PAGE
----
SVT pioneer Annie Wegelius dies at 58

Annie WegeliusFormer SVT programming chief Annie Wegelius has died aged 58 after a protracted battle with breast cancer.

It has been a difficult few days for the international TV industry, with Wegelius’ passing coming just days after the death of former National Geographic and FremantleMedia North American chief David Lyle.

Wegelius had a long career spanning four decades in both Swedish and international television, and was programme director at SVT between 2007 and 2013, where she commissioned the reality format Eternal Glory among other shows.

She is credited with modernising the pubcaster, and her career can be linked to Sweden’s rise as an important international television territory, especially in reality TV.

Before SVT, she was part of the team that created commercial broadcaster TV3, and was its first programming chief.

She also launched Scandinavian indie Wegelius TV, which created and produced international formats such as The Big Class Reunion.

“SVT is in mourning today,” said SVT managing director Hanna Stjärne. “Annie Wegelius brought colour, power and warmth to everyone she met.

“Annie had a natural gift for TV production, and she showed great courage when she lead a historical shift at SVT. She wanted, in her own words, ‘to burl the public service cardigan’ and injected energy, creativity and greatness not only in SVT, but also in the Swedish TV industry as a whole.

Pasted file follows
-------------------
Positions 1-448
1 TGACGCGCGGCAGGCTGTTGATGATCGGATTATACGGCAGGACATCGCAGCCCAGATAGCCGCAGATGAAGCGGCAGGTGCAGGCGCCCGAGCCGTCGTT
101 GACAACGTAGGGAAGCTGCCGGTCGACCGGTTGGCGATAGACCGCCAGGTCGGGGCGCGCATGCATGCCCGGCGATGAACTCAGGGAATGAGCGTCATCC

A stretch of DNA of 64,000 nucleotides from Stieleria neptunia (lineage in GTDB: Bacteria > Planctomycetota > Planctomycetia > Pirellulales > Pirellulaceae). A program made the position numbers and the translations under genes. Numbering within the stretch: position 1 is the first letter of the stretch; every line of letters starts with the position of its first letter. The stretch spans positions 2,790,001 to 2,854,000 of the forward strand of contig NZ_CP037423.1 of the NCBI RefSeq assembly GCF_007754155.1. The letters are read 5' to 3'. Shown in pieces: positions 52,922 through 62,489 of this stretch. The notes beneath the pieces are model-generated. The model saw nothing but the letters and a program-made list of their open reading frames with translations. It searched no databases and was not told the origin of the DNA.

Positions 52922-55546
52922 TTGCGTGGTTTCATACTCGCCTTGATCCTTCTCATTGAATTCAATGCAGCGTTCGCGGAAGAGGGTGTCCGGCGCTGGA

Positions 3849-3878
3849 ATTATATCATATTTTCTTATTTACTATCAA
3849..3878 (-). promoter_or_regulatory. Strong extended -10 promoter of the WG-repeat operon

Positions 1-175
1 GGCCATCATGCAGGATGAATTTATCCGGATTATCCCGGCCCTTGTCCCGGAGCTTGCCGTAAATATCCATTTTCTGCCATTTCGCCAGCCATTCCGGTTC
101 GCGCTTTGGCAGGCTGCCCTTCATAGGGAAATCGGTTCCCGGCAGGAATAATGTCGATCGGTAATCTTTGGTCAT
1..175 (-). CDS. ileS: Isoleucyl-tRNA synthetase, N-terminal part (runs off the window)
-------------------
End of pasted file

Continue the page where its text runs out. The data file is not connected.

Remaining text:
“Without Annie Swedish TV would have been wet and miserable – even outside of Nordic noir.”

Tributes from the TV industry have been extensive since the announcement of Wegelius’s death yesterday.

“Annie has been one of the most important people in making Swedish television great,” said Patrick Svensk, the former Nice Entertainment Group, Zodiak Television, Kanal 5 and TV3 exec, who worked with Wegelius at various points throughout their careers.

“She created channels and production companies and, as one of few, managed to deliver sustainable quality both in the commercial as well as the public space.

“In her position as programming director for SVT, she made them the best commissioning broadcaster in Scandinavia. She was in the forefront of bringing the television world to Sweden and then helped taking Sweden out into the world.

“She was brilliant, fun and had very high levels of  integrity. I enjoyed working with and along side her so much all through my career in television and I truly miss her.

Reed MIDEM’s director of television, Laurine Garaude tweeted: “At a loss for words. A wonderful, talented lady leaves us. All my deepest condolences.”

SVT’s content strategist and formats acquisitions exec Markus Sterky said Wegelius “was not your usual public service person, and that is perhaps why she was so good at it. Her natural entrepreneurial talent combined with curiosity meant you never knew what would happen next, but her energy and passion helped you believe, and made you want to help her achieve the goal”.

“Annie was that rare combination of being a visionary a doer and an enabler,” said SVT head of programme acquisitions Stephen Mowbray. “She inspired everyone around her to be more creative and bold and the results were dramatic. Her legacy at SVT and the media world lives strong.”

“Annie always saw the audience in her mind,” added SVT chief Stjärne. “Her sense of direction and implicit understanding of what the viewers wanted were so obvious she even gave them what they did not know they wanted.

“The sense of loss of a friend is felt deeply, at SVT, in the Swedish TV industry, and among colleagues around the world.

TBI would like to extend its support and condolences to Wegelius’ friends and family.

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